I recently had a discussion with a user that was really eye-opening to me in terms of how we could improve the UX (user experience). It made me realize how much of our UX decisions have been guided by our data model and the information hierarchy it follows. While I firmly believe that that data model is correct, I also believe that it may be a flawed assumption that that data should be displayed using a similarly hierarchical model. For instance, our core data entities are logs, assets and areas, and those entities break down into different types, and those types with different fields, etc. That’s fine, but then accordingly, when we lay out the UI in farmOS, we comprise our main menu of those three entities, logs, assets and areas, and those menus’ dropdowns break down by entity type, etc, etc.
The problem is that that hierarchical, data-oriented kind of design doesn’t actually corresponds to most users expectations. Speaking with the same farmer, I realized that when she’s looking for a particular seeding log, her mind doesn’t start by thinking what kind of log she wants, she’s just thinking that she wants something related to seeding and planting, and so she actually looks first under assets, pulls up the list of planting assets, selects the asset she’s concerned with, then the appropriate seeding log that records the event she wants to review. I totally sympathize with this because it conforms more closely to her workflow then the data model itself does. Again, I don’t think this means the data model itself is flawed, but merely that it should not be our guide to how we design the UX.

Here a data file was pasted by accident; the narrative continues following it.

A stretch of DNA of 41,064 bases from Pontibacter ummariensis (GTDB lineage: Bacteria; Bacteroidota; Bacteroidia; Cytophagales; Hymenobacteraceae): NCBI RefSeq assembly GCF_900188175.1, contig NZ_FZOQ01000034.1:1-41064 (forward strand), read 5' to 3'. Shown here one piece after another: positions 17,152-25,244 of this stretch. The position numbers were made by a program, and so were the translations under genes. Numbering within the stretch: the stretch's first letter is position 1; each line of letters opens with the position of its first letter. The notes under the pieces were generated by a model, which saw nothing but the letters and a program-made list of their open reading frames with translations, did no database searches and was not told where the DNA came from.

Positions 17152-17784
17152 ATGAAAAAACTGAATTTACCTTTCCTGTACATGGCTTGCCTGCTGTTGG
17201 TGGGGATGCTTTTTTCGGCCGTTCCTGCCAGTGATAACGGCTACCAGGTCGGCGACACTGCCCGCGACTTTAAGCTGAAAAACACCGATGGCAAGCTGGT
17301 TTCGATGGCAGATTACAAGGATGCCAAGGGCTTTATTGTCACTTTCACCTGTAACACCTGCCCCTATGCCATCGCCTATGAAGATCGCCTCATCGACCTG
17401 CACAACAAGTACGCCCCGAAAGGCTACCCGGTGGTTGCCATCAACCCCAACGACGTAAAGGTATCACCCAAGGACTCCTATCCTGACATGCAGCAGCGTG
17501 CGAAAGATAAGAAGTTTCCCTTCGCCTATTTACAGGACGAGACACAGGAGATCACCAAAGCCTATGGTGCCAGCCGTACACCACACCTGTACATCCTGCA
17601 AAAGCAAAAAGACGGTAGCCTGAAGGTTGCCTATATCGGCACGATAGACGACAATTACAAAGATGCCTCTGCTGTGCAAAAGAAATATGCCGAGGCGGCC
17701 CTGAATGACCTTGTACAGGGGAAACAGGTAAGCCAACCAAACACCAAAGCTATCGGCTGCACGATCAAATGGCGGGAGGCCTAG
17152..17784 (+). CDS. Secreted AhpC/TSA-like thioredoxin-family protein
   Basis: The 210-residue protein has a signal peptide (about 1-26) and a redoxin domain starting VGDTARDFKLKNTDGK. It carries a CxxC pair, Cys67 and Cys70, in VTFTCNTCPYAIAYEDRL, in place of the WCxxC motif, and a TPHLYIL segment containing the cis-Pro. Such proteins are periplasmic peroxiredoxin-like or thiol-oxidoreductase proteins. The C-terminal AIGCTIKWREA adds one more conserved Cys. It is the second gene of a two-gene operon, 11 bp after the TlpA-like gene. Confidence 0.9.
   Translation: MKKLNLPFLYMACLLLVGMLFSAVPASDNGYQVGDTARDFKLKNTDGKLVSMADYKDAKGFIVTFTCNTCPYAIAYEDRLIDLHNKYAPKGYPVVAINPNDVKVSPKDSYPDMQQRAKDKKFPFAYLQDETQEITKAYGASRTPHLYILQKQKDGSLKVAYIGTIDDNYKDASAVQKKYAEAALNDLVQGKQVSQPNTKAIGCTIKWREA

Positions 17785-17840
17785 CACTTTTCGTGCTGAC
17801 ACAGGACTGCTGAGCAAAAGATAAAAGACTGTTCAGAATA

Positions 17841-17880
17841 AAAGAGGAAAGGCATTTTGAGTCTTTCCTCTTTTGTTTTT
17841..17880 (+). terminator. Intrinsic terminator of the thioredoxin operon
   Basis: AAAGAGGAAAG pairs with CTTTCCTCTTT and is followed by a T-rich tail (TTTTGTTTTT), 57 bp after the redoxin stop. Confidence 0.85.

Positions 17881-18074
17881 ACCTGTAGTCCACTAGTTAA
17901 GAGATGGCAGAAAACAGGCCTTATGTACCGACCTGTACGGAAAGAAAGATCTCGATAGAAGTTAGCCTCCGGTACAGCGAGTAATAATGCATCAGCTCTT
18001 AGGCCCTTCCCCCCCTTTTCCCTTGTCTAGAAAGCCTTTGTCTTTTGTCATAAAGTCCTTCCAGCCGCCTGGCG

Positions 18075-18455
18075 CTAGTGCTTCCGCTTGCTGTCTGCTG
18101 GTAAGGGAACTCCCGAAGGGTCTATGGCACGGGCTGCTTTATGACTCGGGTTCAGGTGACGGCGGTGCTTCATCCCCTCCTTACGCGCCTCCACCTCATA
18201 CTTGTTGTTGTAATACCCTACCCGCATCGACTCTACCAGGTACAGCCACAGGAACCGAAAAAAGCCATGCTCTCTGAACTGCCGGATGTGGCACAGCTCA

I think part of what is responsible here is that, while we have established a good hierarchical structure of data entities, there are also crucial relationships in the data that cut across those entities, in a more graph-like manner, such as the relationship between a planting asset and a seeding log, ie, the asset is the thing being planted that is the event that the log records. That connection—the edge, so-to-speak, between the nodes—is the aspect of the data that really resonates with the user, more than the entities themselves (ie, the nodes). So far, I think we’ve tried to minimize the confusion these relationships tend to cause by distinguishing how we name assets and logs, eg, we name the asset a “planting” and the log a “seeding” or “transplanting”, but I wonder if instead we should embrace these relationships, in order to present a more cohesive UX. Perhaps some sort of “meta-types” or something that cross-cuts assets and logs (categories perhaps?), so that in the end we could present a menu to the user that’s structured more like this:
|Seeding Logs||Input Logs||Maintenance Logs|
|Transplanting Logs||Input Assets||Equipment Assets|
I think that’s still far from perfect, but seems more like a step in the right direction. I think this kind of approach would take a lot of user research to really get it right.
I should note too that @mstenta has suggested that we still present an option to view “raw” records from somewhere, like a hamburger menu or something, and I think that is still a great idea for power users who have come to really intuit the farmOS data model and want to navigate according to that.
Anyway, I’ve rambled long enough, curious what others think.